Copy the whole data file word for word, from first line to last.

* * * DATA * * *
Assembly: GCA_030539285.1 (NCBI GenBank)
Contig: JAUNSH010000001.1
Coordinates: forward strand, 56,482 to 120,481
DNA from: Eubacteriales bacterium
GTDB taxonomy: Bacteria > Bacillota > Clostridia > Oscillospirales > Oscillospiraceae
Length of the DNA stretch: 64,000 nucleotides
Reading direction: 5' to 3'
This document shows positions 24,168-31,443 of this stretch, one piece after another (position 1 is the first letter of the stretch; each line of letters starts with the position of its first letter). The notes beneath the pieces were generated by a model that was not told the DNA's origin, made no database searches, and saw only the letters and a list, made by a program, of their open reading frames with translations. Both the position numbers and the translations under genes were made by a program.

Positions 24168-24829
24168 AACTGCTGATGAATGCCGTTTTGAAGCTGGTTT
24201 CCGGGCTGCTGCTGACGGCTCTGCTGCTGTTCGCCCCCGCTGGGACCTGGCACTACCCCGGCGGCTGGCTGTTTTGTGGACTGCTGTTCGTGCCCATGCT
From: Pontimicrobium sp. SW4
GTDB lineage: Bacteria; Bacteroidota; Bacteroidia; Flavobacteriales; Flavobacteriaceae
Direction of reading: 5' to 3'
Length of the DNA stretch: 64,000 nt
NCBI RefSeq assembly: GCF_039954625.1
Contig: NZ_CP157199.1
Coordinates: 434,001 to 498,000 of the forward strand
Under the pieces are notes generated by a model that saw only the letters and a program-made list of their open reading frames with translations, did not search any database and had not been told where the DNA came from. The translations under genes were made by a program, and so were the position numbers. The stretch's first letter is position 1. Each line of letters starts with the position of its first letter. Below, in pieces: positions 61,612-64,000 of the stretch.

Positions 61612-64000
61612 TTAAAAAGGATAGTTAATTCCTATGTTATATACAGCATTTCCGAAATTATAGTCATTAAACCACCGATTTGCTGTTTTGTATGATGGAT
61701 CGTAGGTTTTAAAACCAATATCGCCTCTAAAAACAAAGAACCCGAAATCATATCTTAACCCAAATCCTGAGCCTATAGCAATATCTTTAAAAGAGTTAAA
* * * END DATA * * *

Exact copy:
Assembly: GCA_030539285.1 (NCBI GenBank)
Contig: JAUNSH010000001.1
Coordinates: forward strand, 56,482 to 120,481
DNA from: Eubacteriales bacterium
GTDB taxonomy: Bacteria > Bacillota > Clostridia > Oscillospirales > Oscillospiraceae
Length of the DNA stretch: 64,000 nucleotides
Reading direction: 5' to 3'
This document shows positions 24,168-31,443 of this stretch, one piece after another (position 1 is the first letter of the stretch; each line of letters starts with the position of its first letter). The notes beneath the pieces were generated by a model that was not told the DNA's origin, made no database searches, and saw only the letters and a list, made by a program, of their open reading frames with translations. Both the position numbers and the translations under genes were made by a program.

Positions 24168-24829
24168 AACTGCTGATGAATGCCGTTTTGAAGCTGGTTT
24201 CCGGGCTGCTGCTGACGGCTCTGCTGCTGTTCGCCCCCGCTGGGACCTGGCACTACCCCGGCGGCTGGCTGTTTTGTGGACTGCTGTTCGTGCCCATGCT
From: Pontimicrobium sp. SW4
GTDB lineage: Bacteria; Bacteroidota; Bacteroidia; Flavobacteriales; Flavobacteriaceae
Direction of reading: 5' to 3'
Length of the DNA stretch: 64,000 nt
NCBI RefSeq assembly: GCF_039954625.1
Contig: NZ_CP157199.1
Coordinates: 434,001 to 498,000 of the forward strand
Under the pieces are notes generated by a model that saw only the letters and a program-made list of their open reading frames with translations, did not search any database and had not been told where the DNA came from. The translations under genes were made by a program, and so were the position numbers. The stretch's first letter is position 1. Each line of letters starts with the position of its first letter. Below, in pieces: positions 61,612-64,000 of the stretch.

Positions 61612-64000
61612 TTAAAAAGGATAGTTAATTCCTATGTTATATACAGCATTTCCGAAATTATAGTCATTAAACCACCGATTTGCTGTTTTGTATGATGGAT
61701 CGTAGGTTTTAAAACCAATATCGCCTCTAAAAACAAAGAACCCGAAATCATATCTTAACCCAAATCCTGAGCCTATAGCAATATCTTTAAAAGAGTTAAA